“I got a saying in one of my rhymes: ‘All I needed was a chance to put us on the map/ open doors and advanced through/ with the city on my back.’ I’m all for San Antonio. I don’t care what side of town you’re from. Anything with San Antonio on it, that’s me.”
Much like listening to his music, talking with the 28-year-old rapper is a refreshing experience. It’s not everyday that you meet a complex artist who was born and raised in San Antonio, isn’t shackled by some type of inferiority complex, and is creating some banging hip-hop songs. Ever since Tupac Shakur survived five gunshots in a 1994 New York City robbery, getting shot, doing time, and living to tell about it has been a recurring theme in commercial rap. Heck, 50 Cent built a media empire out of it, compete with platinum-selling albums, a clothing line, feature films, and a video game. Despite being shot in the back of the head in 2004 and serving three years for trafficking narcotics, Money never romanticizes his time behind bars in his rhymes, and with good reason.
“I was in `Texas Department of Corrections` in ’01, ’02, and ’03 and it’s all bad,” Fast Money says. “I just feel sorry for the people who are sitting in there who are really innocent or people who had no choice to do what they did, maybe they had their backs against the wall. I think a lot of people in there deserve a second chance, you’ve just gotta get to know a person.
“There’s a lot of people that make first-time mistakes and they’re gone. I don’t want to be that type of person. There’s more to life than just being behind bars. It’s like your life is really being put on hold.”
Fast Money speaks matter-of-factly when discussing his three-year bid for freedom. For an individual who prides himself on exhibiting a strong personality and a solid amount of street knowledge, the harshest insult was being relegated to a mere number. He says he spent the bulk of his incarceration time brushing up on his writing and rhyme skills.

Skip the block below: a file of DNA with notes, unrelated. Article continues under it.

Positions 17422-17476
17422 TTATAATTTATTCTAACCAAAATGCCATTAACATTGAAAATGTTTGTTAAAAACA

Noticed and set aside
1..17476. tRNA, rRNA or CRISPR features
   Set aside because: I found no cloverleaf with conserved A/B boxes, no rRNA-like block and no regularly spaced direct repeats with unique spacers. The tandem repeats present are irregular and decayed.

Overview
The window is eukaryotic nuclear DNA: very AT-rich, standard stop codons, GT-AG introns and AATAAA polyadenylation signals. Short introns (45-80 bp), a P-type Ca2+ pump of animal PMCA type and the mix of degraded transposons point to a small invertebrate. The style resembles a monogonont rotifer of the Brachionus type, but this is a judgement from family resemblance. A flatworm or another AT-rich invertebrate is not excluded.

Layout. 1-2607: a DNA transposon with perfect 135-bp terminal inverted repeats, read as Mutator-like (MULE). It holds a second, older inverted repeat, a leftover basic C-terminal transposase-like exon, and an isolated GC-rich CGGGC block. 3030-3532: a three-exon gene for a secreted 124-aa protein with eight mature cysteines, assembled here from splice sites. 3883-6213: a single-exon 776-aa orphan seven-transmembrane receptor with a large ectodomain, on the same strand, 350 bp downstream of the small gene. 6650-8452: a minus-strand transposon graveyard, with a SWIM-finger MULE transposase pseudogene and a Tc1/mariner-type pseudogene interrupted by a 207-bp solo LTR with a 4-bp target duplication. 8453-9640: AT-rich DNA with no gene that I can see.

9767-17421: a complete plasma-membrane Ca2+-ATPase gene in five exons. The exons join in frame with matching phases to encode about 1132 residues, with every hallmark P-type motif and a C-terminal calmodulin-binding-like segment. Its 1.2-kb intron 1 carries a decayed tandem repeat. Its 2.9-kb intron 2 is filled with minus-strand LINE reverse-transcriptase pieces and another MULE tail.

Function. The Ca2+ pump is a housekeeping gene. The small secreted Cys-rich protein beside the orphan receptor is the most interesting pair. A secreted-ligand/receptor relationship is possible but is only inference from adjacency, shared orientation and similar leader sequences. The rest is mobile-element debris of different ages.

After serving his time, Fast Money says he soon faced another challenge when he was busted by a VIA officer for possession of marijuana. He insists that the arresting officer privately admitted to him that he was stopped because he was a young black man driving a nice car. This arrest led to a short stint in the county jail, one that he believes would have been much longer if not for a forgiving judge who saw potential in him.
“It leaves me a much smarter person,” Fast Money says about his time in lock up. “Let me tell you for real, I’m not a bad person. I don’t get out there and do bad shit to people. I’m just not one of them people. My mother raised me right. It just happened that I chose the streets and grew up in that.
“You’ve gotta go through it to know and I’ve been there. That ain’t where I want to be. I’d rather kick my feet up somewhere else and watch my kids grow up because living life through letters and commissary, that ain’t for me.”
Growing up on the East Side, Fast Money was drawn to the streets and hip-hop at an early age. Much of his music reflects on these experiences, but with an optimism similar to Notorious B.I.G.’s classic “Juicy.” In commercial rap terms, Fast Money could very easily be the Alamo City equivalent of southern acts T.I., Young Jeezy, and Lil’ Wayne. Much like the players in the current dirty-south triumvirate, Money exudes confidence and is smooth on the mic. The lingering question is whether San Antonio’s small-market status — or its deceptively dangerous criminal element — will somehow hold him back.
Money is currently making moves with Starvin Artist Entertainment and PJ Productions through a slew of mix-tape appearances and shows at venues like Papa Ray’s. The elusive artist is working hard on becoming more accessible, building consistency through his music, and creating momentum for a forthcoming debut album, The South’s Newest Find Vol. 1. Now more than ever, Money is focused on making it in the rap game, honoring around-the-way mentors such as Mystic, Big Bruce, and Leon, and like many aspiring emcees, planning on bringing his hometown up with him.
“I feel like people will actually be proud of me to say, ‘If I wanted to put somebody in a lineup that can represent San Antonio, Fast Money would at least be in the top three.’ I want them to say, ‘The new cats that came out of the countdown city, them Texas boys, they came out of nowhere and they making a lot of noise.’ I’m rooted here. I came from here so that’s gonna feel good.”